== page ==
At this point, everybody and their mother has looked at ways to scuttle Microsoft’s hostile bid for Yahoo: News Corp., AOL, Google, hedge funds. Even Barry Diller sniffed around (according to two sources), as did British Telecom and Asian investors. Some have put offers on the table. but none of them pencil out.
Sources tell us that News Corp.put a variety of offers on the table last Friday after weeks of negotiations, including ones involving Google, private equity funds, and even one scenario involving Microsoft as a search advertising partner. Now the latest development is that Time Warner is putting together yet another proposal to combine Yahoo with AOL. The WSJ is reporting:
Yahoo and Time Warner had an earlier round of discussions, but talks intensified recently after Yahoo went back to Time Warner to ask for a proposal that it could take to Yahoo directors. Time Warner is putting the finishing touches on that proposal now. The people familiar with the matter say that the companies estimate about $1 billion in cost savings annually.
We heard some rumblings on Tuesday as well about renewed interest from AOL. The idea is to spin off AOL, combine it with Yahoo, and infuse some cash into the merged entity. But chances are this is just Yahoo scrambling to get some firm counteroffers on the table. Time Warner’s deal makers have been going through the numbers for more than a month and, one source says, could not make them work. Google already powers all of the search (and search ads) on AOL. Switching to Yahoo’s Panama would result in hundreds of millions of dollars less a year n revenues. That would put a mighty dent in that $1 billion in cost savings.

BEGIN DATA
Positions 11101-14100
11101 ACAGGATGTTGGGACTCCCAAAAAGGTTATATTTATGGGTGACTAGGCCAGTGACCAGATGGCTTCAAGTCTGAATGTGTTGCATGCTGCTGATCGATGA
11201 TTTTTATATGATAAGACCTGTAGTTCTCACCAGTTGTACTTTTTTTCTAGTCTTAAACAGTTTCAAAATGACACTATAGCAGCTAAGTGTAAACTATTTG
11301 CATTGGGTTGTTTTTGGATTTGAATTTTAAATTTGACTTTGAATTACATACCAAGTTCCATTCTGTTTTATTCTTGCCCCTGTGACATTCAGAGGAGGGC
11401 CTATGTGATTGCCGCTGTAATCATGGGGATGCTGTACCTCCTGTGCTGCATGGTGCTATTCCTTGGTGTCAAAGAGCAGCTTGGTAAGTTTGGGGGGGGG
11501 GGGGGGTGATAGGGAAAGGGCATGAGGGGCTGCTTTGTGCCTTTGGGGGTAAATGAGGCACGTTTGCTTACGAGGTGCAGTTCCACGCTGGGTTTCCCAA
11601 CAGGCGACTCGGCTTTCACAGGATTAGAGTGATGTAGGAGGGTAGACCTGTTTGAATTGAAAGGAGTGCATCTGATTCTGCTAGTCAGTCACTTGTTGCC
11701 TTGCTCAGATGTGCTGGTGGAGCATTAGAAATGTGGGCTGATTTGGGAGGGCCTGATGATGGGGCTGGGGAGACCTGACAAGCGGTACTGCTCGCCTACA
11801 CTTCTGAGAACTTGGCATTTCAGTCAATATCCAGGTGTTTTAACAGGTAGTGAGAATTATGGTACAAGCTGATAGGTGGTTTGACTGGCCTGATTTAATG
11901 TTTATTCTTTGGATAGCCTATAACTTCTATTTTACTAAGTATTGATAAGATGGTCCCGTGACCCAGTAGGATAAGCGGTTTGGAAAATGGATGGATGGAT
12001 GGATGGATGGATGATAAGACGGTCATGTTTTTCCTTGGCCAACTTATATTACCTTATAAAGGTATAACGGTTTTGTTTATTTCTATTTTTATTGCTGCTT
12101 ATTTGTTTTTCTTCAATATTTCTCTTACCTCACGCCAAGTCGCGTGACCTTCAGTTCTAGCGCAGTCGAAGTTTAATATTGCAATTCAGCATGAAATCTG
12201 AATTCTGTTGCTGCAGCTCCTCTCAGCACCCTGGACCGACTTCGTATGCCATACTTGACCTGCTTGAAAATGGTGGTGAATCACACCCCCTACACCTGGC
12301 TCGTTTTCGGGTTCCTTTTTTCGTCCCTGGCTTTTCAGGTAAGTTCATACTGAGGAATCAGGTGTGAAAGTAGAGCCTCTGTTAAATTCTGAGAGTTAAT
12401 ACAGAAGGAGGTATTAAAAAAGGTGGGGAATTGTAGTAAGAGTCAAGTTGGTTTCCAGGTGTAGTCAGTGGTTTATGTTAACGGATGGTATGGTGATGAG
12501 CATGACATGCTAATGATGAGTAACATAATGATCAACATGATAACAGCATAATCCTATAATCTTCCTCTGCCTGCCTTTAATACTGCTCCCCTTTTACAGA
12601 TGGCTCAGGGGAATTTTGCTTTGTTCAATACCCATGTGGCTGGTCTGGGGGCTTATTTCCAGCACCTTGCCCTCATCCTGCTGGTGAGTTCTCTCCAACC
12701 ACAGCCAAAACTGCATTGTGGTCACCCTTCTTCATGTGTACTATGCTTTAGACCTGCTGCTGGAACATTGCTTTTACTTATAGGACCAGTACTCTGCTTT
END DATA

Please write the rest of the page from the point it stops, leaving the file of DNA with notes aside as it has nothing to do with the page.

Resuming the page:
Time Warner desperately wants to salvage AOL, but merging it with Yahoo does not necessarily keep it relevant. Given its disastrous history with AOL, Wall Street may punish Time Warner if it tries to pull another Jerry Levin. Time Warner will come up with an offer, just as News Corp. did. But it is difficult for anyone to quite match Microsoft’s offer.
Yahoo can keep looking for that white knight to save it from Microsoft’s clutches, but its options are dwindling. Without Microsoft’s offer on the table, where would its stock be today? Google’s shares have gone down 20 percent since Microsoft made its bid. It is fair to assume Yahoo’s would have been hit harder. If Yahoo’s $28 stock turns into a $15 stock, then there really will be hell to pay.
(Disclosure:I own Time Warner shares).
(Photo via destinelee).